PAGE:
UK budget move on taxation of digital giants underlines task facing Ireland
New tax could affect some big US players with European headquarters in Ireland
Britain’s chancellor of the exchequer Philip Hammond with prime minister Theresa May after he presented his budget statement in the House of Commons on Wednesday. Photograph: AFP/Getty Images
Moves in the British budget to seek a bigger tax contribution from major digital companies underline the battle facing Ireland from international developments in this area.
Central to these are a demand from bigger countries that more tax be paid where customers live, rather than in lower-tax economies such as Ireland where the big US players tend to have their European headquarters.
In his budget speech, chancellor of the exchequer Philip Hammond announced that the UK planned to introduce a new tax charge on digital companies, based on the sales they make in the UK market. Initially, according to a background paper published with the budget, the tax would be aimed at imposing a charge on royalty payments related to sales made in the UK, where companies channel funds to subsidiaries based in low-tax countries.
Tax experts here said the impact on US companies with European headquarters here would depend on the detail of the plan, which will be published after a programme of consultation. It is designed to capture a share of profits ultimately moving to offshore tax havens with which Britain does not have a double-tax treaty.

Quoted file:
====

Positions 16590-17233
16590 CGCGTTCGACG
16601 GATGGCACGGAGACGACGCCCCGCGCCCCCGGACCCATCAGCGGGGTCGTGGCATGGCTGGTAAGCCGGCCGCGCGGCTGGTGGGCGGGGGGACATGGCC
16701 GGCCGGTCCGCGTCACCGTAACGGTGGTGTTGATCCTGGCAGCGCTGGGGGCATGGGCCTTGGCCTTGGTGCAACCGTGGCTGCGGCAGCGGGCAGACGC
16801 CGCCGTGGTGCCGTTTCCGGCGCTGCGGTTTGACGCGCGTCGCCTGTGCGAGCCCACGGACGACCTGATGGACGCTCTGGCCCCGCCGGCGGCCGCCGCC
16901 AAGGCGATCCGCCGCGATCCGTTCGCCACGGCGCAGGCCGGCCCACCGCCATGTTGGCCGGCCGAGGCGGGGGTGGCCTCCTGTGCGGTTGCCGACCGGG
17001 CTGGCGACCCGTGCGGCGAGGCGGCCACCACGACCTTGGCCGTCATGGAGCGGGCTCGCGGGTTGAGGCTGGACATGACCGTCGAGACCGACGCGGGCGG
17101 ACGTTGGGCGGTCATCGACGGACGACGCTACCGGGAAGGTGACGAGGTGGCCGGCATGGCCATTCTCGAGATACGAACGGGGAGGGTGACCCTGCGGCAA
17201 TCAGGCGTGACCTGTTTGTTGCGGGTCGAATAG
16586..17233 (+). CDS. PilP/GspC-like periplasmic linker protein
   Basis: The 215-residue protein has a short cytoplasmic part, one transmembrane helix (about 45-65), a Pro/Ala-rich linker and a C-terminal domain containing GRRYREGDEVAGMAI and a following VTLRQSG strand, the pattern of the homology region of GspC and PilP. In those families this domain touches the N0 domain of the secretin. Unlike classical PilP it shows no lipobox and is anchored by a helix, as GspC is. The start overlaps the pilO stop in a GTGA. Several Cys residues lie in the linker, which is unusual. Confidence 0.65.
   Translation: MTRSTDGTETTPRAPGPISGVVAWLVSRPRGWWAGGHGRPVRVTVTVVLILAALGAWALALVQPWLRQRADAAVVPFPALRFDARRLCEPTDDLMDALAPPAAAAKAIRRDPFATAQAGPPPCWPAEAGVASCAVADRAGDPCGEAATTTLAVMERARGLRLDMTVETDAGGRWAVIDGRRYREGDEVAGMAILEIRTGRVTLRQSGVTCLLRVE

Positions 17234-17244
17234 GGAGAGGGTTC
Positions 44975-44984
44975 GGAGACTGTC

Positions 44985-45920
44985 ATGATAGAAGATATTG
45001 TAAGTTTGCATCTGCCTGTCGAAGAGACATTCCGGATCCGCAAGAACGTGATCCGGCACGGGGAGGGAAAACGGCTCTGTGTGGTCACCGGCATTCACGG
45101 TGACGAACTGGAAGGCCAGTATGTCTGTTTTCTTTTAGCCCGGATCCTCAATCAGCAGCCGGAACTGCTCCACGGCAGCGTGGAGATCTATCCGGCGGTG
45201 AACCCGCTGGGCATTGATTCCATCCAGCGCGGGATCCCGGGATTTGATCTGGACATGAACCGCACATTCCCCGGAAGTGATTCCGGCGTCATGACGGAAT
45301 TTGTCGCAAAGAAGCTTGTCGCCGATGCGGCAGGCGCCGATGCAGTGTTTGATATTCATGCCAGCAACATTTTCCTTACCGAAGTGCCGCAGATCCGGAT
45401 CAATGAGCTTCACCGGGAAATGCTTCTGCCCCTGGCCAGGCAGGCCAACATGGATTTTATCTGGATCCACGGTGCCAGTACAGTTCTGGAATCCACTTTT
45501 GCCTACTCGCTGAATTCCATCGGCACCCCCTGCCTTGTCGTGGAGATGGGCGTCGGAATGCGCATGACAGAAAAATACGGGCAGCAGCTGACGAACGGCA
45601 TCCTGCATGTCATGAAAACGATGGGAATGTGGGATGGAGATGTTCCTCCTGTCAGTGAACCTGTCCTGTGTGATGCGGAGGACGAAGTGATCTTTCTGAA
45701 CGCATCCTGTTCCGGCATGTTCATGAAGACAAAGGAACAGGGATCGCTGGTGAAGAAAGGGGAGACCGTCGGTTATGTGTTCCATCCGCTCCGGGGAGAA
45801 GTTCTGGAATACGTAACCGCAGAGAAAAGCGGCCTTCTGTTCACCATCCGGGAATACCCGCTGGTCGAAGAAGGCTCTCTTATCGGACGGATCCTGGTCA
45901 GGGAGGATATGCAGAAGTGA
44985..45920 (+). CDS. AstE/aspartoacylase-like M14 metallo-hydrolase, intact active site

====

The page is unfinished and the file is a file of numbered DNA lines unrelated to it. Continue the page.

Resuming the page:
It is possible that some big US players with European headquarters in Ireland could be affected. However, a number of these have moved their intellectual property assets out of tax havens in the last few years, with some moving them to Ireland.The initial target to raise £200 million for the UK exchequer each year is modest, suggesting the initial impact will not be major.
Beyond this initial move, a detailed UK paper published with the budget makes clear that the UK supports international moves to change the basis on which the major digital multinationals are taxed and particularly to ensure more tax is paid where digital “users” are based. This is a direct threat to Ireland, as it could involve more tax being paid in the major European markets and less in Ireland and also inhibit our ability to attract foreign direct investment here.
The UK move “is part of an international trend to move away from the current corporate tax system towards one based more on sales,” according to Dr Brian Keegan, director of tax at Chartered Accountants Ireland. European Union countries are debating the introducing of a digital sales tax, though some other countries as well as Ireland are urging caution on a unilateral move, arguing that it could disadvantage Europe.